BCU took part in the collaborative Voices of War and Peace project, specifically investigating the contribution of black soldiers and modern commemorations of the Great War.
Voices of War and Peace: the Great War and its Legacy was a First World War Engagement Centre funded by the Arts and Humanities Research Council and in partnership with the Heritage Lottery Fund. It was led by University of Birmingham, in partnership Birmingham City University, University of Wolverhampton, University of Worcester, Cardiff University, University of Durham, Manchester Metropolitan University and Newcastle University. In the main project, researchers from BCU led on monitoring and evaluation, and were central to the follow-on funding work. We also ran two sub-projects supported through the centre: Minding Black Histories in War Times and Generations of Commemoration: Re-Presenting the Legacy of the Great War.
The overall project was concerned with the centenary of the Great War, working with community groups to find out more about the Great War in general, but particularly around the themes of Belief and the Great War; Childhood; Cities at War; Commemoration; Gender and the Home Front; and Peace and Conflict.
Minding Black Histories in War Times focused on remembering, acknowledging and documenting the contributions of ‘Black Poppies’ (Black soldiers) in the war, an issue about which we know relatively little. The project worked with the Black, African and Caribbean communities in Birmingham and the West Midlands to understand more about the role Black Poppies played.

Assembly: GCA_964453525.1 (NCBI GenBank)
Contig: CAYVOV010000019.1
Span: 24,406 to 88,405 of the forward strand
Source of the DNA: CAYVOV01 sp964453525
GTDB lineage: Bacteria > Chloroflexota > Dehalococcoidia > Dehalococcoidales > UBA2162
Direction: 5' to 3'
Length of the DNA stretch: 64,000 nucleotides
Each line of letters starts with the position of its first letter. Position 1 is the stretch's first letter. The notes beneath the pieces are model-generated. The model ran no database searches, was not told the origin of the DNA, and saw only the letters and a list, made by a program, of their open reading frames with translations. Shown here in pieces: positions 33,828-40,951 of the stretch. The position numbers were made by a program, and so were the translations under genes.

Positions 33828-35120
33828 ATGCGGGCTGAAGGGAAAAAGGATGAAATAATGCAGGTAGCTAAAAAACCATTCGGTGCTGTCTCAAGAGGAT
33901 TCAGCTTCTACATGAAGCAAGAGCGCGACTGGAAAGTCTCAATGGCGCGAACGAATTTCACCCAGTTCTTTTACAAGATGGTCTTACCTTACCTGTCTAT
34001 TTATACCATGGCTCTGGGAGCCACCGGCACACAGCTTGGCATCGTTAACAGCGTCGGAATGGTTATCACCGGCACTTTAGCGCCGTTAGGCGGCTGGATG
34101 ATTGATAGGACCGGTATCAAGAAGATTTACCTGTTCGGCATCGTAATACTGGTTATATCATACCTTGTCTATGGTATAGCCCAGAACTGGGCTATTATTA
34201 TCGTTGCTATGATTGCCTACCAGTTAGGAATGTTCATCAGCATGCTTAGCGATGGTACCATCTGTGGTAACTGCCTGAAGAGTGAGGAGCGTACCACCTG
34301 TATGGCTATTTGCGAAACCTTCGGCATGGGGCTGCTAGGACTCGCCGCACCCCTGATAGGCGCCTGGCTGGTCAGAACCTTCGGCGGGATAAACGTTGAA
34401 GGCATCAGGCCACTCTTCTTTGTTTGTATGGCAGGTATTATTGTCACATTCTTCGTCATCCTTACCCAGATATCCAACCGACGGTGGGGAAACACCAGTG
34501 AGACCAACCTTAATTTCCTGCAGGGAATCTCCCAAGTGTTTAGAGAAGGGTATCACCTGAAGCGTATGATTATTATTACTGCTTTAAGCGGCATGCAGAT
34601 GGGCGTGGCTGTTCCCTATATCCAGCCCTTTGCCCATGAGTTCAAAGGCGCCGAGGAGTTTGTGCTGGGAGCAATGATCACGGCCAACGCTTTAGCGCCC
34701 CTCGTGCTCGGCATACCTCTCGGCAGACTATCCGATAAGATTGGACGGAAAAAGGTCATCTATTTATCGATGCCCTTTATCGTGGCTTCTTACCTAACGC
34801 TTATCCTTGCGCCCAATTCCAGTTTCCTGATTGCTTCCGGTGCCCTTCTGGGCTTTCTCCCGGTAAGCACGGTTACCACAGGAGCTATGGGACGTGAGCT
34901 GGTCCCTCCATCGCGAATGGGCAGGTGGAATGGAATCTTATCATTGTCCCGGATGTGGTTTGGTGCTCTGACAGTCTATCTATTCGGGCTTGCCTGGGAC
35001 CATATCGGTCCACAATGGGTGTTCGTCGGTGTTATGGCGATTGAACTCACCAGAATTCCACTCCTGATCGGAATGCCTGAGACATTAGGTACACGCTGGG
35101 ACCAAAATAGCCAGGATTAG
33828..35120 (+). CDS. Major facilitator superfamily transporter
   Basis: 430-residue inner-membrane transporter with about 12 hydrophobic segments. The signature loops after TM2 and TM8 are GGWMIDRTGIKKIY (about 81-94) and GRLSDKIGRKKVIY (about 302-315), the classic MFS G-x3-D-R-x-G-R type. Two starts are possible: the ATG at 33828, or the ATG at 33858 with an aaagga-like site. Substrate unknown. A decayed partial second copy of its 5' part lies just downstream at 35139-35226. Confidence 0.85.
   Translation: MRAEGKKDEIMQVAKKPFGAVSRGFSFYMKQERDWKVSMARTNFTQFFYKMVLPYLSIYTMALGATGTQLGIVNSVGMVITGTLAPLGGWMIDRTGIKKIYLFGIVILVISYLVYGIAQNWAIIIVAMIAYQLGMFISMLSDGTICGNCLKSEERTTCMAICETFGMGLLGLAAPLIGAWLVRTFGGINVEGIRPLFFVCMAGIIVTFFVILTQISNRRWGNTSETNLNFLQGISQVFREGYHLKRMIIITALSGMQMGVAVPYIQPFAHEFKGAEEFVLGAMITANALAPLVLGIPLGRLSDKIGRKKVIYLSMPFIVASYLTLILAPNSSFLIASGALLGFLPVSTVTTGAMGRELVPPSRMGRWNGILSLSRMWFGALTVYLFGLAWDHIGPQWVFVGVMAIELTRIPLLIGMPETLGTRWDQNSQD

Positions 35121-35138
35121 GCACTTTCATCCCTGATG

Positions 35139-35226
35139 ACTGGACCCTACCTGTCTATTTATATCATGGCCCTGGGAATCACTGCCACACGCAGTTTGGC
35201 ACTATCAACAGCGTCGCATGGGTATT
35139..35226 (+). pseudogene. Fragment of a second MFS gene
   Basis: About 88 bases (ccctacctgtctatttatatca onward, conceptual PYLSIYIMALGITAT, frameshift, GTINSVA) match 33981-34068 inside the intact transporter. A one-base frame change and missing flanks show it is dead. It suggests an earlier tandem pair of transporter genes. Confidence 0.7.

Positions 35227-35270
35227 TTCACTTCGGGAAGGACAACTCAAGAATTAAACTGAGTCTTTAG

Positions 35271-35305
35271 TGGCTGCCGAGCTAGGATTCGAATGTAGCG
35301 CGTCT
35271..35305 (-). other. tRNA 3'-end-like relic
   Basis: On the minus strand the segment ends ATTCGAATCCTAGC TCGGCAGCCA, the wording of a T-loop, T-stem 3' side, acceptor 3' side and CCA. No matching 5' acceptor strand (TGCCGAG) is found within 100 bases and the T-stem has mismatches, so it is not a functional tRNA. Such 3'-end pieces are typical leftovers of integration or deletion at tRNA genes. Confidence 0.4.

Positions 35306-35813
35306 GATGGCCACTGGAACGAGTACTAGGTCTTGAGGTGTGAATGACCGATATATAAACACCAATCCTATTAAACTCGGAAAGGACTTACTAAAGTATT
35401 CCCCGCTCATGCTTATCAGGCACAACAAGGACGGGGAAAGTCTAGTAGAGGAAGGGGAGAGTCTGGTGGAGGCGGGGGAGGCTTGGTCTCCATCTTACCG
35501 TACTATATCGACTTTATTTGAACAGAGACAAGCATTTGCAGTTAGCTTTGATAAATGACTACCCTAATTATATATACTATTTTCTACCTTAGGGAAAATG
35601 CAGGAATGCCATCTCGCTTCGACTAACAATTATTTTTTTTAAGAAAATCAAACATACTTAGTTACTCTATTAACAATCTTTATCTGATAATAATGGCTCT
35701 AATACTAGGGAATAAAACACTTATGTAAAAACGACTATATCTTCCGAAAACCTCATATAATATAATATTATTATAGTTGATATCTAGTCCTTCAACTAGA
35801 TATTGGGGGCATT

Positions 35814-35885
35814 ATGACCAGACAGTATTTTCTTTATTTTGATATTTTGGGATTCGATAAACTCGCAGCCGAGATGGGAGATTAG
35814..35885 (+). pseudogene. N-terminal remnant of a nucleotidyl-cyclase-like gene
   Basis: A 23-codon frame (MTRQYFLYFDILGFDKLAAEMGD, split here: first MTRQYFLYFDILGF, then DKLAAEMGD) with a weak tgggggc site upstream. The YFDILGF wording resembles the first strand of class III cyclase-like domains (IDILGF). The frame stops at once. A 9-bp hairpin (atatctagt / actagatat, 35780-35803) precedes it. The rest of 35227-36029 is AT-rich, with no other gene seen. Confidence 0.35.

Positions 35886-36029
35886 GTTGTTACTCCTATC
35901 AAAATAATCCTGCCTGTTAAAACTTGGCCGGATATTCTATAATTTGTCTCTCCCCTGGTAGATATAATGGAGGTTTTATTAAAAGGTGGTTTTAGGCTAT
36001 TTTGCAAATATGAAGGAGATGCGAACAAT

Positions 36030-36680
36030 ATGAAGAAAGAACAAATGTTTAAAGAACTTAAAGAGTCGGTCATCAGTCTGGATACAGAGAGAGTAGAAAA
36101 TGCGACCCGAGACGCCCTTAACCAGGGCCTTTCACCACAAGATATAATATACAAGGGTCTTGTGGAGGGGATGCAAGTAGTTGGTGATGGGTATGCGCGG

Generations of Commemoration: Re-Presenting the Legacy of the Great War explored the commemoration of the Great War and its legacies by engaging with its memorialization and commemoration amongst children, as a mode of public history making. We worked with Birmingham-based Secret City Arts, building on their HLF-funded ‘From Handsworth to Flanders Field’ project. We hoped to understand more about the ongoing practices of commemoration of an event which was distant in a variety of ways. This work led to a toolkit for educators, community groups, local history societies and individuals interested in working with archives which outlines some methods for using audio-visual (AV) archives in creative, effective and memorable public history projects.
A range of methods were used across the main and sub-projects, based on the sensibilities and approaches of community partners. Fulfilling the strong impact-orientation of the project, workshops and public events were commonplace, and attention paid to producing community resources.
The work of the project informed huge range of outcomes, and significant impact, underpinned by the follow-on funded period. The project is documented in extensive detail at https://www.voicesofwarandpeace.org and the Generations of Commemoration toolkit can be found here.